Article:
Primary infection of oral epithelium by HIV-1 through a receptor-mediated mechanism depends on the distribution and density of receptors in proximity to the virus. Although various cells in the gingival tissues collectively express most of the putative HIV-1 receptors and coreceptors—including CXCR4, CCR5, langerin, DC-SIGN, mannose receptor, and galactosylceramide (Jotwani et al., 2004)—the distribution is neither homogeneous nor prominent on the surface keratinocytes. Indeed, the receptor distribution and density changes with inflammation (Jotwani et al., 2004). Inflamed gingival and tonsil epithelia show similar patterns, with variable numbers of CXCR4+ and CCR5+ keratinocytes stretching continuously across the stratified epithelium with greater density in the basal and suprabasal layers (Kumar et al., 2006). Heparan sulfate proteoglycan–positive keratinocytes are prominent in all epithelial layers. Although not reported in the oral epithelium, CXCR4+ CCR5+ cells are identified as CD4+ lymphocytes infiltrating the tonsil epithelium (Kumar et al., 2006). The low density of relevant known HIV-1 receptors in the superficial oral epithelium may represent a restriction to primary HIV-1 infection, whereas noncanonical (CD4− CXCR4+ CCR5− and alterative receptor-independent) uptake pathways may be functional (Vacharaksa et al., 2008).
What is the postulated fate of HIV-1 harbored by oral keratinocytes? As we have modeled in vitro and as consistent with primate models, HIV-1 harbored by oral keratinocytes most likely trans-infects Langerhans cells in vivo. Langerhans or immature dendritic cells are resident in the epithelium proximal to basal and suprabasal keratinocytes (Cutler and Jotwani, 2006a), and they form a dendritic network (25 cells/mm3 in patients 14 to 39 years old and 7 cells/mm3 in patients 61 to 74 years old), maximizing the area of antigen capture (Zavala and Cavicchia, 2006). The volume density of keratinocytes is estimated to be at least 1000-fold greater than that of Langerhans cells. Hence, encounters between HIV and keratinocytes may be 1000-fold more likely than with Langerhans cells. Intraepithelial T cells are exceedingly rare in the oral epithelium even during inflammation, whereas dendritic cell–T cell interactions occur in the lamina propria of the oral epithelium (Cutler and Jotwani, 2006b). As we have shown, Langerhans cells and T cells are comparatively more abundant among epithelial cells in tonsils (Kumar et al., 2006). After internalization of HIV-1, immature dendritic cells activate and emigrate from the epithelium to dock with and transfer HIV-1 to CD4+ T cells in the connective tissues (Sugaya et al., 2004). Emigrating DCs and HIV-1-infected T cells disseminate infection to organized mucosal-associated lymphoid tissues.
The oral tissues are thought to be protected or nonpermissive to infection and unable to serve as foci of systemic infection. Despite these assumptions, we present cogent evidence from the literature and our own published and unpublished work to show the plausibility of primary R5-tropic HIV-1 infection of the oral epithelium and oropharynx. By extrapolation from atraumatic oral exposure to SIV in the macaque, any amount of infectious HIV-1 that infects and crosses the mucosal epithelial lining to infect a T cell must be considered clinically significant. As suggested for genital epithelia (Hladik and McElrath, 2008), primary exposure may result in HIV-1 reaching immature dendritic cells by a paracellular route, through frank breaches, or upon capture by Langerhans cells (immature dendritic cells) at the mucosal surface. Most likely, HIV-1 internalizes in superficial oral epithelial cells by a noncanonical mechanism, or it moves paracellularly to internalize in suprabasal and basal keratinocytes, which are modeled by cells cultured in vitro. In the presence of saliva and P. gingivalis, R5-tropic infectious virus is therefore likely to be selectively internalized and transferred from oral keratinocytes to immature dendritic cells, setting the stage for systemic dissemination. Hence, the oral environment has the potential to overcome salivary antiviral factors and favor primary clinical infections by R5-tropic HIV-1 resulting in systemic dissemination. Keratinocytes that contain integrated (or perhaps latent) copies of the HIV-1 genome or harbor infectious HIV-1 may also serve to reinfect the host during chronic disease. Furthermore, latent HIV-1 infection can be reactivated by P. gingivalis, suggesting that activation of latent integrated copies of HIV-1 in keratinocytes could be a cryptic source of virus able to reinfect the host. As cryptic sites of HIV-1 infection, oral epithelial keratinocytes may be a threat to current antiviral pharmacologic therapies and so challenge the development of successful vaccines.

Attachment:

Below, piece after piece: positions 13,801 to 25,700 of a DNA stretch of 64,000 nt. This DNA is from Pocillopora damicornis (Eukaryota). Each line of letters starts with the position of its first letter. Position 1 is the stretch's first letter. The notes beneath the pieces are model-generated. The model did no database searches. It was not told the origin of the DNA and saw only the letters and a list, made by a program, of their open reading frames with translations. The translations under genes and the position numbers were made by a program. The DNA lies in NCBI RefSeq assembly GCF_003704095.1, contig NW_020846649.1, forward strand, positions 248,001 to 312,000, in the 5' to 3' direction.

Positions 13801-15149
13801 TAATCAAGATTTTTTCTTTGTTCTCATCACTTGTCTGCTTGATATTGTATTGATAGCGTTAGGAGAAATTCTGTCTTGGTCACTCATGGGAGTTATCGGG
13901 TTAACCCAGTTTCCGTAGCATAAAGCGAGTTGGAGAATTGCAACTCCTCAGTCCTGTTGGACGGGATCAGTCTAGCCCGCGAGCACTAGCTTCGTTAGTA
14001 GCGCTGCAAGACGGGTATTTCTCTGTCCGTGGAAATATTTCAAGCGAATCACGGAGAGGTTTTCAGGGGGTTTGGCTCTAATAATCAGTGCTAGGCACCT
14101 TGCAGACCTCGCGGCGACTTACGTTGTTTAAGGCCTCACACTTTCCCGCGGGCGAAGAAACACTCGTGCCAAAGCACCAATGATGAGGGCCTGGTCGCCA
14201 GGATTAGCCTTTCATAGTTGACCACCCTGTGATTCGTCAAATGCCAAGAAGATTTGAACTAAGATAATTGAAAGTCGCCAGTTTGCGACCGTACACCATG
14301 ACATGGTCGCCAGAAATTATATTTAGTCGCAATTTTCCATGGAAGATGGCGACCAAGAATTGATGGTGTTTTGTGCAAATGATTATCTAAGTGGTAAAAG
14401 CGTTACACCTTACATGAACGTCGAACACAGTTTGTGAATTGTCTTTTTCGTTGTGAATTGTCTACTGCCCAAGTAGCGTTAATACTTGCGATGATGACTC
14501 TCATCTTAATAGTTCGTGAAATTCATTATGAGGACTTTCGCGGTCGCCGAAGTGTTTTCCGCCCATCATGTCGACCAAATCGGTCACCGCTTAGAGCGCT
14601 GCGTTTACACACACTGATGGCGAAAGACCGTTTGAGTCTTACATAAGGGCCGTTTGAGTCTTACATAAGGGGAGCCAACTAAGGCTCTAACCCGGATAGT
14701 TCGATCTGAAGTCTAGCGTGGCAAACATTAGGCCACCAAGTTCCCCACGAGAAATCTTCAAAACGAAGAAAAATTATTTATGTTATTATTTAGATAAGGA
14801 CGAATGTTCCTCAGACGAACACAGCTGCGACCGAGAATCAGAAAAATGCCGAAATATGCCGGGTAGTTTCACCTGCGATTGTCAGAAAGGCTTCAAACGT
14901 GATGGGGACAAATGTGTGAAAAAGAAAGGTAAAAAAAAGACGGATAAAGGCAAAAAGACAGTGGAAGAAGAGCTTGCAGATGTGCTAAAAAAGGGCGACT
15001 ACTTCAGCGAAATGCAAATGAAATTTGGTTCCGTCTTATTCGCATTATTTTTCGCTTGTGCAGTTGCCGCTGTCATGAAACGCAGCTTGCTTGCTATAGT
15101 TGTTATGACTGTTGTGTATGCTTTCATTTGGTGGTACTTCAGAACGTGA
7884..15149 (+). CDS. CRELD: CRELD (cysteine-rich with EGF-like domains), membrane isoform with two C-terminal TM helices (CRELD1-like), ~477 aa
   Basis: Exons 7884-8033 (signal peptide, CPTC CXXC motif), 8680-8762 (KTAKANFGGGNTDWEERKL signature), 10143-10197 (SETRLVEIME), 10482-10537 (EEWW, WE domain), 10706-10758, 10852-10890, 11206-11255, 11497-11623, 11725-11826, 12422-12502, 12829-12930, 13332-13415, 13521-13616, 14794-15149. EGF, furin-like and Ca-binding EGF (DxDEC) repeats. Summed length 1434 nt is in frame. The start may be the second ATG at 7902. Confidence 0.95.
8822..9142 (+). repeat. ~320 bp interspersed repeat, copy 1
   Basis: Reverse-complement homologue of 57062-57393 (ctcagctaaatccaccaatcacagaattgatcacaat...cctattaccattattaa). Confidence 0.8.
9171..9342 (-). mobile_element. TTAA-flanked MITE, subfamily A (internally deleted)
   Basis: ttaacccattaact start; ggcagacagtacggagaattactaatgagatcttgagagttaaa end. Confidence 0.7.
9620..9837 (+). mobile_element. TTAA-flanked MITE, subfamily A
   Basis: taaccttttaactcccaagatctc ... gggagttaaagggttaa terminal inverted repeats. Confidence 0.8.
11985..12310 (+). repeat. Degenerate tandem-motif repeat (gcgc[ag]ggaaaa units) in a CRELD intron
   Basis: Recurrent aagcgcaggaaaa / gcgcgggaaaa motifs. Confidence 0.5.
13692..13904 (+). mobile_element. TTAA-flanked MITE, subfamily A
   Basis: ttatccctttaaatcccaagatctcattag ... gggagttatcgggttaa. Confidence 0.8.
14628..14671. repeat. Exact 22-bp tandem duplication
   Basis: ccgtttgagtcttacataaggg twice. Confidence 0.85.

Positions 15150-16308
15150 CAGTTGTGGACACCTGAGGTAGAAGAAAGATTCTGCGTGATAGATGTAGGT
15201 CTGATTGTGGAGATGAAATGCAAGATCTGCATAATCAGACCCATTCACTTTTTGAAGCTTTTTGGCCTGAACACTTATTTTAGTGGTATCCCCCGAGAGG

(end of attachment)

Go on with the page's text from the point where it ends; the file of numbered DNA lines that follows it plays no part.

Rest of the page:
The evidence presented in this review supports the plausibility of HIV-1 infection of oral mucosal epithelial cells. The fate of HIV-1 must now be determined more robustly in mucosal epithelial tissues ex vivo and in vivo. Armed with these data, we will better understand the mechanism of primary HIV-1 infection acquired across mucosal surfaces.
Our work on HIV-1 has been supported by National Institutes of Health / National Institute of Dental and Craniofacial Research R01DE015503 (to M.C.H.) and R21 DE015506 (to K.F.R.).